I remember sitting on the grass at the university and watching everyone rushing along paths to and from classes. I saw one girl chasing after a professor to ask a question, and he picked up his pace and told her that she needed to come during office hours, and everyone seemed to want to be anyplace else but there. I thought, "If this is the way education is, I want out now!"

A week or so later I made a decision that I would not return in the fall to start my second year of courses. I would think about changing careers, maybe working in Manhattan for a publishing house as an assistant editor or even doing work in my father’s business. I knew I was done and believed my career in education was over.

Then that weekend in early June I went to see Dead Poet’s Society. Williams as Keating is a revelation; he is the teacher every student wishes that he or she had, and he is the wake-up call for every teacher to realize how important inspiration and exhilaration are in the classroom. Keating is not only a master teacher, but he empathizes with his students, who learn that he once had been a student at Welton and also belonged to the secret Dead Poet’s Society.
rob 3There are so many memorable scenes in the film, but the most haunting is when Keating reads Robert Herricks’ famous poem and tells them that “gather ye rosebuds” is really the same as the Latin “Carpe Diem” – seize the day. He shows them pictures of all graduates long gone and now dead, and reminds them that they too will one day be gone. It is not only a so-called teachable moment, but it is a fine example of a teacher caring for his students beyond the classroom in the interest of their well-being, so much so that he manages to infuse literature with a life lesson as well as accomplishing the difficult task of getting them to actually like poetry.

After seeing this film I recalled why I wanted to be a teacher – it was also films that inspired me. Sidney Poitier in To Sir, With Love and Peter O’Toole in Goodbye, Mr. Chips had stoked the fire of my passion for teaching, and now as it was waning to a flicker of a flame, Williams came along and doused it with enough lighter fluid to engulf a city block. I walked out of the theater knowing I not only still wanted to be a teacher, but one as good as Mr. John Keating.

Many people recall the scene when Keating stands on the desk as he teaches and later invites the students to do the same to see the world from a different perspective. We recall the best teachers we had were the ones who didn’t have us glued to our books but to their every word. Some of us went through all our school years never having a teacher like Keating, and hopefully some of us had that precious experience here and there that made us realize that there was more to life, as Hamlet says to Horatio, than we have ever dreamt of in our philosophy.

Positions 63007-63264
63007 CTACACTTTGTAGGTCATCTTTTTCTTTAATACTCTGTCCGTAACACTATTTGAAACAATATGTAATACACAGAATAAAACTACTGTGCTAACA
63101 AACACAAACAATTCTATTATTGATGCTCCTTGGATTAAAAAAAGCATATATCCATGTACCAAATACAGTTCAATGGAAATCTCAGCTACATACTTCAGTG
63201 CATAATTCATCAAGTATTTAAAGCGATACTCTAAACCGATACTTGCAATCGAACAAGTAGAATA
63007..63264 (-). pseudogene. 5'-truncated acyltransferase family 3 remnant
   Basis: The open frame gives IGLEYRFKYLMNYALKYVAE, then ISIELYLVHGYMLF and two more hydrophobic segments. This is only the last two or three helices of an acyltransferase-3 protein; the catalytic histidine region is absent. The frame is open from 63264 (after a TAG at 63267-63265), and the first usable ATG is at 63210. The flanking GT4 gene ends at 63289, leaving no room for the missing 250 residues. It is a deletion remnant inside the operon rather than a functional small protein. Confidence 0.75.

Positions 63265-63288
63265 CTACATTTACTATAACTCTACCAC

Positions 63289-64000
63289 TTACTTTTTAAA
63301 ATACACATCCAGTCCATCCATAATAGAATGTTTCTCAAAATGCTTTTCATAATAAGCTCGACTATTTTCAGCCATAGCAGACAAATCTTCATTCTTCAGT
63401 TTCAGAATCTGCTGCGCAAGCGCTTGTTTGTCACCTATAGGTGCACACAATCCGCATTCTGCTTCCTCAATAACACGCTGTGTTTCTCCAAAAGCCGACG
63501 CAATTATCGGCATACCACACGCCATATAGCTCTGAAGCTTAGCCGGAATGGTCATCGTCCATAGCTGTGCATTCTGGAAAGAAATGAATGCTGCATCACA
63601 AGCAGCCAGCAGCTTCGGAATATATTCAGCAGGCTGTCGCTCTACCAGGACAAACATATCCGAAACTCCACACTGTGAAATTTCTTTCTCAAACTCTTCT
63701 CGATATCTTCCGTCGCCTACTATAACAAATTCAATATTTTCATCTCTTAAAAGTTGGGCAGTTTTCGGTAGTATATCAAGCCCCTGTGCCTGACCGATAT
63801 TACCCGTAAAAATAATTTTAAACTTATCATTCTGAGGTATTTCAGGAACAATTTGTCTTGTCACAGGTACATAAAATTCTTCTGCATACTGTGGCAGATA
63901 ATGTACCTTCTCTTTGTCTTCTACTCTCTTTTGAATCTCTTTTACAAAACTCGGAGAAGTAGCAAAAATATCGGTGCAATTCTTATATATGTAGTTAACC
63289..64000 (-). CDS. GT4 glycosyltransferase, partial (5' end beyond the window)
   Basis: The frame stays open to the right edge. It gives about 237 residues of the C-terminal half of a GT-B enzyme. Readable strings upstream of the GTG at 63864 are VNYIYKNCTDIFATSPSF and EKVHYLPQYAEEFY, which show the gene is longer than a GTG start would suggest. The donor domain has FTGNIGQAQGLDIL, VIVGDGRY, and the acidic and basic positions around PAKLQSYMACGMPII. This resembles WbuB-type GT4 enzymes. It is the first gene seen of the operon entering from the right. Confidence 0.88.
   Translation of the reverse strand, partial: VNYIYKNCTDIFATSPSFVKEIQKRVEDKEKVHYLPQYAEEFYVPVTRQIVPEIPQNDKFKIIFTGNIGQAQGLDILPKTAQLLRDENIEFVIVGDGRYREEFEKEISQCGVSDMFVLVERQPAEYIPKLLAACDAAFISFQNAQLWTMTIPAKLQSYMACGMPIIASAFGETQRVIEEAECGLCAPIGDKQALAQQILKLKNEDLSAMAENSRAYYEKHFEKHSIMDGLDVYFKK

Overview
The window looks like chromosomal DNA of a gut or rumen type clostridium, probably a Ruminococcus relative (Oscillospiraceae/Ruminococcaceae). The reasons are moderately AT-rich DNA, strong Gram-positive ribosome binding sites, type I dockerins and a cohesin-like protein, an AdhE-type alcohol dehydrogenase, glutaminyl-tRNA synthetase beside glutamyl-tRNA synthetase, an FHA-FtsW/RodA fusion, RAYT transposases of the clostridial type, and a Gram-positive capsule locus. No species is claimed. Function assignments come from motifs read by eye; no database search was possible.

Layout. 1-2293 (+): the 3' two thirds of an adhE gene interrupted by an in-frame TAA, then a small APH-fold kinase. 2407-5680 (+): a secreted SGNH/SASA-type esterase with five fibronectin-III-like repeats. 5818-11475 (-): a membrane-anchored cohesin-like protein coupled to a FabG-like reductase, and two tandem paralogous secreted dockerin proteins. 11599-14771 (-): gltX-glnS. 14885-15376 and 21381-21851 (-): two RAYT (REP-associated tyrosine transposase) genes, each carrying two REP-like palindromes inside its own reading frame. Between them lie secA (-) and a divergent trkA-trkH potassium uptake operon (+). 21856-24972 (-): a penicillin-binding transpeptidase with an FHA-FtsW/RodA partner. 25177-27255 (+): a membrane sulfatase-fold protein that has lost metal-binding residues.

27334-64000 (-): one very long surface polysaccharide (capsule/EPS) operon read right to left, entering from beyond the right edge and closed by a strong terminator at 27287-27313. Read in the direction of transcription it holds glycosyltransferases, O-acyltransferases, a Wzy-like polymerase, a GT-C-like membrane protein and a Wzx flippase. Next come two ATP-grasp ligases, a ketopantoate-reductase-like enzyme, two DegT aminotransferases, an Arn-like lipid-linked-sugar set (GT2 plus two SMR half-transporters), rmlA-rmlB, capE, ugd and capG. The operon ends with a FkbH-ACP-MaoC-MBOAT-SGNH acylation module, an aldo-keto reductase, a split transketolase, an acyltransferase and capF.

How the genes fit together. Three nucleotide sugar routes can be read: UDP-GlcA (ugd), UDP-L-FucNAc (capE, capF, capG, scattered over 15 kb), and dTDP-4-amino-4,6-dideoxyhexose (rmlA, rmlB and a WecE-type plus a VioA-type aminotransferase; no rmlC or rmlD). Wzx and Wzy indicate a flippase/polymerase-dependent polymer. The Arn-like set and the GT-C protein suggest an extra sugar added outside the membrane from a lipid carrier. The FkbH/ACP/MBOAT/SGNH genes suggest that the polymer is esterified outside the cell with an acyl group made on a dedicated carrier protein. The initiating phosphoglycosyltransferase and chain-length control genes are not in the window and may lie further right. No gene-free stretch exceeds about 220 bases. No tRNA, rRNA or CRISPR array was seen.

rob 2In the end of the film after iconoclast Keating is fired, and old stuffy headmaster Nolan is teaching the class by sitting at a desk (strongly suggesting to all teachers that is a very bad idea), the students rally in his support, calling him “My Captain” as many of them stand on their desks in protest of his dismissal despite Nolan’s screams to get down. As we see Keating from their perspective, looking down at him, we know in their elevation that he has been successful in passing the torch – these boys will do more than remember him, they will seize the day and change their lives.

After all these years I remain in education and I have Robin Williams to thank for it. I remember him for all his many wonderful roles, but the one as John Keating is my favorite because he so fully embraced that part that there is not one second in the film that I don’t believe Williams is the best teacher in the world. Over the years whenever I have any doubts, I recall Williams whispering “Carpe Diem” to his students, and then I get right back on track and seize my own day.

Thanks for passing the torch, Robin Williams. In pace requiescat !

Photo credits: ontohinbd.com, forthewords.blogspot.com, huffingtonpost.com.

Sunday, August 10, 2014

Texting and Walking – Is It To Die For?

First appeared on Blogcritics.

walk - 3We have all seen it happening here in New York City, across the country, and around the world – people texting while walking and causing some kind of havoc. Since 91% of Americans now have a cell phone, there is obviously a great opportunity for these kinds of “distracted while walking” accidents. 127 New York City pedestrians were killed in 2012, but there is no concrete proof that they were all connected to distracted walking, still it seems likely many of them were.

From what I have witnessed texting and walking is reaching epidemic proportions in this city. You have much more chance of getting hurt by a distracted walker than you have of catching the Ebola virus. A recent article in the New York Daily News by Meredith Engel highlights the problem as becoming an unending story of falls off curbs, collisions with fellow pedestrians, tumbles down stairs, and encounters (sometimes fatal) with cars, buses, or subway trains. She notes that distracted walking – tweeting, texting, emailing, Facebooking, and Instagraming – accounts for 78% of pedestrian injuries across the country.

As a witness to some of these occurrences, I have seen people crashing into each other while both were texting, someone almost falling off a subway platform, and one guy tumbling over a park bench. Similar incidents have been captured on those same smartphones causing all this trouble and posted on the Internet. We have all seen the woman falling into the water fountain, the guy tumbling down an escalator, and the man being hit by a bicycle. Maybe we have laughed at these things too, but the truth is this kind of thing is far from funny.